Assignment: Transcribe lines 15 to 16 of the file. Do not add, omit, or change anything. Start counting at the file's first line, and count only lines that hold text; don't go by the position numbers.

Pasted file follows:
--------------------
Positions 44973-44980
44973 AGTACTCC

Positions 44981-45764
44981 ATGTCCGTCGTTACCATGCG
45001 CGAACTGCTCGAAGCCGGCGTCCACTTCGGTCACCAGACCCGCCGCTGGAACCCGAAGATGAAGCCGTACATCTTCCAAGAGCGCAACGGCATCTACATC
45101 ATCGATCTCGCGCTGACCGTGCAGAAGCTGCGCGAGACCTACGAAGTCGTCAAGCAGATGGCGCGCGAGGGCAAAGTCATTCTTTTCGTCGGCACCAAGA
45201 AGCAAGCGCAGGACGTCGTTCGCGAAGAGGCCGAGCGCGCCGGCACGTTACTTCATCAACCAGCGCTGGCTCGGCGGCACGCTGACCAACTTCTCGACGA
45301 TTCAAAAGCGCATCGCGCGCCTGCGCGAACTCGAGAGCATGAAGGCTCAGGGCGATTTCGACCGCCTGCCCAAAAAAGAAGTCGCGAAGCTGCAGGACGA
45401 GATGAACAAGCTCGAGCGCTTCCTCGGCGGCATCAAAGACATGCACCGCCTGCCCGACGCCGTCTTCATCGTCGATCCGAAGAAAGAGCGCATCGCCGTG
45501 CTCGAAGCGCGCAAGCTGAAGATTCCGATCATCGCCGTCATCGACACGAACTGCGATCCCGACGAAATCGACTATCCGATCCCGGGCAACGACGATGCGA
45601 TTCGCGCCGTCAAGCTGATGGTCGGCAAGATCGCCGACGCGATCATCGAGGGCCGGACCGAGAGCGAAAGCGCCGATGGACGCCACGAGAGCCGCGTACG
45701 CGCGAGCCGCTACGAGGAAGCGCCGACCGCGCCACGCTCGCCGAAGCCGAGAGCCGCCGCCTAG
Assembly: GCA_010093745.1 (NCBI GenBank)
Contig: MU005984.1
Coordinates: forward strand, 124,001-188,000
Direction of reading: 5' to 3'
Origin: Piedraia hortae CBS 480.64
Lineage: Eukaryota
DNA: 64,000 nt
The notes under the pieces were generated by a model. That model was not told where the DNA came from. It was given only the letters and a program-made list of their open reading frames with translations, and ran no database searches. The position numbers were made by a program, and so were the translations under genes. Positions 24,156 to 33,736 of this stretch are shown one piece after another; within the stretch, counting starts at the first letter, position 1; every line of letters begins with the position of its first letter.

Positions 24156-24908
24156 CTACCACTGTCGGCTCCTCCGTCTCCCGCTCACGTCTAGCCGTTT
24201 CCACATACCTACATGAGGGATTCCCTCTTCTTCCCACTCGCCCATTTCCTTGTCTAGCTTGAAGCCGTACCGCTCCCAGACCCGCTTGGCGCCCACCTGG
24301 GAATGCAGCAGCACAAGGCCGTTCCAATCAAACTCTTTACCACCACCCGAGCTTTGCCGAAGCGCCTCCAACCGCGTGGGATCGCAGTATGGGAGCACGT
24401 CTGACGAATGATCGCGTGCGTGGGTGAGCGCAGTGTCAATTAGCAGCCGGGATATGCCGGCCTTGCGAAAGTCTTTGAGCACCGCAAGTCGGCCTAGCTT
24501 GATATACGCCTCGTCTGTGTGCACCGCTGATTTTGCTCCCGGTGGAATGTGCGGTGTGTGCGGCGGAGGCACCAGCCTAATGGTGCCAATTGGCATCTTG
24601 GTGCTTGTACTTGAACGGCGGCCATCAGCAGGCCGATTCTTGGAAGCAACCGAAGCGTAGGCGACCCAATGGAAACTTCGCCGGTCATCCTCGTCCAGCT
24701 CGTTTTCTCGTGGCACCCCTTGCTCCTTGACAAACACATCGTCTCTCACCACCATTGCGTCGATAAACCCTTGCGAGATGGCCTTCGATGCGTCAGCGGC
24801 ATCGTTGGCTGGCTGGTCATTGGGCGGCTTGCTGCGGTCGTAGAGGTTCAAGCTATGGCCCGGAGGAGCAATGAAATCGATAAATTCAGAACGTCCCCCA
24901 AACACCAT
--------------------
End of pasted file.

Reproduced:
Coordinates: forward strand, 124,001-188,000
Direction of reading: 5' to 3'